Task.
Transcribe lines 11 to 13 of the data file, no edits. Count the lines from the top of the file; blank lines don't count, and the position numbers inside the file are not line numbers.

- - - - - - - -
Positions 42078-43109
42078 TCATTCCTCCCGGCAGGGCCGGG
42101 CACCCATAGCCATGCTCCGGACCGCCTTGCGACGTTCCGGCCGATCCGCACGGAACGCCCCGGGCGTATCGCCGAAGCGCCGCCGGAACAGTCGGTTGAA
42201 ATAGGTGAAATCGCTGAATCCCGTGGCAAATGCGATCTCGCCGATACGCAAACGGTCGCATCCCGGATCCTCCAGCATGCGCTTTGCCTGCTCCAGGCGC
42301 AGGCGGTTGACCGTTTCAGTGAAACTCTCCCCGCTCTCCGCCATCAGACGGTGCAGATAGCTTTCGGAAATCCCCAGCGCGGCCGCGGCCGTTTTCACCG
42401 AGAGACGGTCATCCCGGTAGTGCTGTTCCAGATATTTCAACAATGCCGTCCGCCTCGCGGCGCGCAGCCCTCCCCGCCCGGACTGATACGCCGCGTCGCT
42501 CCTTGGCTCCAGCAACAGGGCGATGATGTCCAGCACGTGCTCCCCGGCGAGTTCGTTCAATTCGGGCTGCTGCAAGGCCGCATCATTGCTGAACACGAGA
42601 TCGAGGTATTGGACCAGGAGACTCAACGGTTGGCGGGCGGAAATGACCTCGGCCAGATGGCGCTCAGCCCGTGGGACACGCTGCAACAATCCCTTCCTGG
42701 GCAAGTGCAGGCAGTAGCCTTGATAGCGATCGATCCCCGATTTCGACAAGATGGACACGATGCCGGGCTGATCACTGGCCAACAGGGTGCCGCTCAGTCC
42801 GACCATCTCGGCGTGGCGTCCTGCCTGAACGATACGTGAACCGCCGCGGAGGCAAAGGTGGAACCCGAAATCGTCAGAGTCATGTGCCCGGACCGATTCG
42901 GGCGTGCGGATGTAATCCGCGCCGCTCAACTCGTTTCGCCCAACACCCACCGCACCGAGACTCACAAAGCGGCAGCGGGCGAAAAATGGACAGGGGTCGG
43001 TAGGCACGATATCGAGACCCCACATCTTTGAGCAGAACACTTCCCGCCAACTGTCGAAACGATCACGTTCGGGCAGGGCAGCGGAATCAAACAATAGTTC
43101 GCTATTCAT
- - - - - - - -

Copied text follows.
42901 GGCGTGCGGATGTAATCCGCGCCGCTCAACTCGTTTCGCCCAACACCCACCGCACCGAGACTCACAAAGCGGCAGCGGGCGAAAAATGGACAGGGGTCGG
43001 TAGGCACGATATCGAGACCCCACATCTTTGAGCAGAACACTTCCCGCCAACTGTCGAAACGATCACGTTCGGGCAGGGCAGCGGAATCAAACAATAGTTC
43101 GCTATTCAT